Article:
I was asked a few days back about whether there is any way for an existing Workflow process to be forced to use a new definition when the new version is saved to the database:
There is some transaction already in ACTIVE status ( i.e. ACTIVE workflows ) in database. I need to run this transaction according to new wft file what I have putted in database recently. Is is possible ?
The simple answer is: “it depends”! Workflow allows multiple versions of the same process to exist in the database at the same time, so in this post, I’ll be looking at what you can do to use the new definition.
Workflow Automatic Versioning
When a new definition of an Item Type is deployed to the database, the Workflow Engine will automatically create a new version of some objects if they have been changed. The objects which are versioned by the Workflow system are:
- Processes and Sub-Processes
- Process Activities (anything on the Node, Node Attributes or Event Details tabs for an activity)
- Activity Attributes
- Activity Attribute Values
So, if you have made any changes to any of these things, when you save the definition to the database, a new version of the object will be created – any existing processes will continue to use the old definition rather than the new one.
If you have made any changes to Item Attributes, Lookup Types, Lookup Codes, Messages or the underlying PL/SQL code then those changes will immediately be picked up by processes which are already running and any new processes which are launched. So, here’s a warning – if you are making changes to messages or lookups within a process, any changes you make will take immediate effect when the definition is deployed to the database.
Changing your PL/SQL will also impact the processes which are already running – particularly if the code references any new attributes which do not exist in the processes which are already running. There are some things that can be done within the code to catch and handle any errors which may be thrown by attributes not existing – for example, you can include an exception handler which calls WF_ENGINE.AddItemAttr to add a new attribute if one does not exist in the definition.
Forcing Existing Processes to Use a New Definition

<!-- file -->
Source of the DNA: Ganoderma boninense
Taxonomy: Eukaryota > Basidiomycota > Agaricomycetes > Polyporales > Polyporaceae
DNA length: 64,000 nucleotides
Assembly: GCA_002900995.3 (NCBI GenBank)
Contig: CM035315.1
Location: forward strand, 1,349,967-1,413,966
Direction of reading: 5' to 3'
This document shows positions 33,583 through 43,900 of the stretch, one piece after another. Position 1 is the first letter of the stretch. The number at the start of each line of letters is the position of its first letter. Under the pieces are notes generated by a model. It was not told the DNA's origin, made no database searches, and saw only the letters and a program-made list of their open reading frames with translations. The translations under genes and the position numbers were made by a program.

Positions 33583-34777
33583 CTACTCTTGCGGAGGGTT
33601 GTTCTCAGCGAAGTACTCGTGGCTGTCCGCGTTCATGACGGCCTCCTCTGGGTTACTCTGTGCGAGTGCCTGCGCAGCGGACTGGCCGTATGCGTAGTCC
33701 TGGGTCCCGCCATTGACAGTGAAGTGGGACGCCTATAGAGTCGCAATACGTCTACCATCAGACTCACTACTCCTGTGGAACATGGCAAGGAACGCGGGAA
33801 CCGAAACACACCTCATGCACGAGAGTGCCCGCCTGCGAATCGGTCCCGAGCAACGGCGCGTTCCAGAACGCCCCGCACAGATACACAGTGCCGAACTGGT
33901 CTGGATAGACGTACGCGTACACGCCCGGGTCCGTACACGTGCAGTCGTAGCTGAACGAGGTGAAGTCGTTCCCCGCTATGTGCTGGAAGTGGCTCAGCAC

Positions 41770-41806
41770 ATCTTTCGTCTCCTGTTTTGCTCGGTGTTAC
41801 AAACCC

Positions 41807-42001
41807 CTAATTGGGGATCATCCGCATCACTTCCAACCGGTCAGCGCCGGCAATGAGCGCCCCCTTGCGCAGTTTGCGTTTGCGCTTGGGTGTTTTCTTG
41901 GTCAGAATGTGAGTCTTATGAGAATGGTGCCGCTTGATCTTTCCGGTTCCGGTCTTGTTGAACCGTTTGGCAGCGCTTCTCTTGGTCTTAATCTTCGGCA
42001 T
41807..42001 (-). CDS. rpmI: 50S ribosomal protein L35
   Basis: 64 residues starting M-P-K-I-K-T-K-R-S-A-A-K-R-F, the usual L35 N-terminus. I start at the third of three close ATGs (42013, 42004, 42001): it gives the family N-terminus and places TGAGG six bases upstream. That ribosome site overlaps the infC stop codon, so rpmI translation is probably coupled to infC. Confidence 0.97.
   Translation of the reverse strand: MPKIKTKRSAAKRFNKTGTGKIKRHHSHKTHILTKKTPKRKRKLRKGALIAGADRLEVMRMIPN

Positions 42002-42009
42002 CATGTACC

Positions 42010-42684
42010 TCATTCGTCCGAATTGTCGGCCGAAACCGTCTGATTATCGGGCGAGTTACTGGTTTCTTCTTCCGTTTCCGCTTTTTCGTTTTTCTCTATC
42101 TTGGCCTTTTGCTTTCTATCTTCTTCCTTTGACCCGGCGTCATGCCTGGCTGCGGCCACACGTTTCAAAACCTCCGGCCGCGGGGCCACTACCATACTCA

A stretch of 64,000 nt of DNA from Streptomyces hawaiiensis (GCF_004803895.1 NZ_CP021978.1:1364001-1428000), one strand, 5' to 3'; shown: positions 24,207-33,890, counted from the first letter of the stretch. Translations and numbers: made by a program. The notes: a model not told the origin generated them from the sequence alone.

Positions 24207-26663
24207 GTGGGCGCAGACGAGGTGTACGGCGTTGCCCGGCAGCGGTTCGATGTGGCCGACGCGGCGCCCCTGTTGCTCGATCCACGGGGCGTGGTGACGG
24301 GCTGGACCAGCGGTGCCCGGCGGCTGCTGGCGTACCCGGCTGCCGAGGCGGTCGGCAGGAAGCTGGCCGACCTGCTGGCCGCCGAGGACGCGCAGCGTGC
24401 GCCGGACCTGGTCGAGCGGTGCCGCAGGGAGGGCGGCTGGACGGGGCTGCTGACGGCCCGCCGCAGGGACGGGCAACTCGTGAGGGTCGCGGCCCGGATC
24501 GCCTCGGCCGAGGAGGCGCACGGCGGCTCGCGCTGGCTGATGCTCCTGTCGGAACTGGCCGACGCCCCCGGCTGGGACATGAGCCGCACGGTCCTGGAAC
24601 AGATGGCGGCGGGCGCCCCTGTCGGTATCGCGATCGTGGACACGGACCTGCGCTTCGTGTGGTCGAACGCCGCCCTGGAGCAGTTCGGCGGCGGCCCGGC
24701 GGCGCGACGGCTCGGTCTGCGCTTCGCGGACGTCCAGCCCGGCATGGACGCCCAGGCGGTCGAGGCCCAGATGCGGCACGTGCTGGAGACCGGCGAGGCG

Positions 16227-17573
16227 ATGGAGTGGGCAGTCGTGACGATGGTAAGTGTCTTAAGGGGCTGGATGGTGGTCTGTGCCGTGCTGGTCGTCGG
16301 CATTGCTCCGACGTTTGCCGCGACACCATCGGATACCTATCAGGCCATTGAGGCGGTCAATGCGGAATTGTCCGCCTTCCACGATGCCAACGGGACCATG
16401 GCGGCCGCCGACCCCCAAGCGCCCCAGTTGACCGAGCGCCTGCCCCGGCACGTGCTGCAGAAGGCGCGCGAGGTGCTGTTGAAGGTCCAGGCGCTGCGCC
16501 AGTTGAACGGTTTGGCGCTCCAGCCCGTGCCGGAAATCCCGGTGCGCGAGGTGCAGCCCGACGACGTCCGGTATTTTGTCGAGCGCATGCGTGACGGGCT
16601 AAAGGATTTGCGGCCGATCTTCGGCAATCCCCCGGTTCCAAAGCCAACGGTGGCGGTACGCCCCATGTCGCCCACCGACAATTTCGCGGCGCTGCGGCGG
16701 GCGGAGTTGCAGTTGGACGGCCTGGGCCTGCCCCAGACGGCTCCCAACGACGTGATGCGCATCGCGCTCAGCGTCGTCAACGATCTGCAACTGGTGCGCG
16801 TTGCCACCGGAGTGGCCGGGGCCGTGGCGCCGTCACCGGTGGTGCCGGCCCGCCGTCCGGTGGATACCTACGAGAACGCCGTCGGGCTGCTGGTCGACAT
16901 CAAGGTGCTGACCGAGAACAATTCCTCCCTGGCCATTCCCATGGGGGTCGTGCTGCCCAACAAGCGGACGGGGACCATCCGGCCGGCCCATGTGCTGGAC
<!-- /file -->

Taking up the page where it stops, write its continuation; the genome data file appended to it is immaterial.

So, if you have made changes to the process which means that a new version has been deployed, what do you do with the existing processes?
The simple approach would be to abort the existing process and then re-run them from the beginning. Some processes may include a mechanism for doing this, for example in an approval process, if a user rejects the request then the process may send it back to the requestor to resubmit. However, if the process has been running for a long time, then it may not be practical to restart it. Some years back, I worked with a business where their processes could run for years before completion, where aborting the process just wouldn’t be practical.
When an activity is started by the Workflow Engine, the engine determines which version of the definition to use by checking the begin date of the record within WF_ITEMS. The date that the process started is then checked against the effective dates for the activities and the version which was current when the Workflow process started will be used to determine which activity to run and what the transitions are from the activity.
So, if you really, really need to force the running processes to use the latest definition, then you can update the BEGIN_DATE field for the record in WF_ITEMS to a later date. When the next activity is executed, the engine will check the date and will use the latest version of the process.
There are two main drawbacks of having to adopt this approach. Firstly, any reporting / auditing / metrics that you have for determining process execution time will no longer be accurate because the start date of the process has now been manipulated. Secondly, if there are any problems further down the line with the process, then Oracle won’t support you – that said, if this is a custom process, then you won’t be getting much support from Oracle anyway…
As ever, make your changes in a test environment before making changes to your production system to ensure that everything still works, though.